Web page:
2002 Denver Annual Meeting (October 27-30, 2002)

Paper No. 7
Presentation Time: 8:00 AM-12:00 PM


COCHERIE, Alain1, FAURE, Michel2, BE, Eugène2, LEGENDRE, Olivier1 and FANNING, C. Mark3, (1)Analyse et caractérisation minérale (ANA), BRGM, 3, avenue C. Guillemin, BP 6009, Orléans, 45060, (2)Sciences de la Terre, Université d'Orléans, Orléans, 45067, France, (3)PRISE, Research School of Earth Sciences, Australian National Univ, Canberra, ACT, 0200, Australia, a.cocherie@brgm.fr

Formerly, monazite used for dating was considered as a rare but concordant mineral that had no known inherited cores and a relatively low closure temperature of 600-650 °C. Its scarcity led to only few conventional U-Pb TIMS data, added to the fact that monazite is less common than zircon and difficult to identify in thin section.

However, it is more common than earlier thought, especially in migmatite and granite (heavy fraction). With an electron microprobe, only few monazite grains are needed to calculate precise and accurate ages, and the resolution of the electron beam (spot ~1 to 2 µm) has shown common age zoning in migmatitic monazite. Samples from France, French Guiana and Ivory Coast, of different ages and origins, show inherited cores to be common in monazite close to concordant domains that give a migmatization age. TIMS and SHRIMP zircon geochronology data confirm these ages.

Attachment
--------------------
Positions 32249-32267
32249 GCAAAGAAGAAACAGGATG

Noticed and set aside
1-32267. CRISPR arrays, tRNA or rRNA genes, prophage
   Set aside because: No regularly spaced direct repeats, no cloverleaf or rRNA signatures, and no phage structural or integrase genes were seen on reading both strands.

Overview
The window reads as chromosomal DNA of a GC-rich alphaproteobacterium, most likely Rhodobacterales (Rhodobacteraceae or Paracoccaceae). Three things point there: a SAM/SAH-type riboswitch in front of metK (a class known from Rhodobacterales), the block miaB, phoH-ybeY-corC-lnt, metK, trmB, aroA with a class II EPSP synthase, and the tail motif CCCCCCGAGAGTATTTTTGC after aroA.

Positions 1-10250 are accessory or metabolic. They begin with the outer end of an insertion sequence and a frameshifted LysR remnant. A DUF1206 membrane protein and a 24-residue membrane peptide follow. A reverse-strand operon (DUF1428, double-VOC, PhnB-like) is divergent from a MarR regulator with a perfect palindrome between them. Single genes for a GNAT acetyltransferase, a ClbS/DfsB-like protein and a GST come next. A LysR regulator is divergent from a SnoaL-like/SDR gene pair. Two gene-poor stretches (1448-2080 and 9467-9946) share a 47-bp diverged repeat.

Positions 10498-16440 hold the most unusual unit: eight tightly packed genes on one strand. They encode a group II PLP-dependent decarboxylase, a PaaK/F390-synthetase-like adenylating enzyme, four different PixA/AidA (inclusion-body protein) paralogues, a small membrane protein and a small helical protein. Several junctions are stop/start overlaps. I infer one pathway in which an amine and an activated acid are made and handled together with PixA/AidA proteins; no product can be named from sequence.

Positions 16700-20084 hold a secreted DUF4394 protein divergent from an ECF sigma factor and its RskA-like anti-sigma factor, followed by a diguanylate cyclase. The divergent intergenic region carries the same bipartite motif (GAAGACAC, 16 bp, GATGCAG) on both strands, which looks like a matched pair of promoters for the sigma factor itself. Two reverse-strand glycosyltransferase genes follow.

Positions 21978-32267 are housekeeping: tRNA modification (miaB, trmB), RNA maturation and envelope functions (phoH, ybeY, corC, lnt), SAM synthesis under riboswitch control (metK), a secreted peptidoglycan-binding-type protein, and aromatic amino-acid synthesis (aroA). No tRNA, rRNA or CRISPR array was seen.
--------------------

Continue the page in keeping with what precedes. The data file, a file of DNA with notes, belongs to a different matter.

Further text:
Our work shows the so-called “closure temperature” of the U-Th-Pb system in monazite to be quite high. We suggest using the expression “opening temperature” when studying the temperature of completely resetting the monazite isotopic system, as this temperature is much higher than the real closure temperature of magma cooling. Actually, the U-Th-Pb system in monazite can remain closed at higher temperatures than the closure temperature of coexisting zircons (700-800 °C), especially if no high-temperature fluid percolates through the system. Electron microprobe data (Th/Pb vs U/Pb diagram: Cocherie and Albarède, 2001) show that monazite from migmatite has a wide variation in U content; the commonly slightly younger age for the highest U/Th ratio is interpreted as the result of late U-enriched fluids percolating during monazite crystallization in migmatite.

Ref.: Cocherie A. and Albarède F., 2001- An improved U-Th-Pb age calculation for electron-probe dating of monazite. Geochim. Cosmochim. Acta., 65, 4509-4522.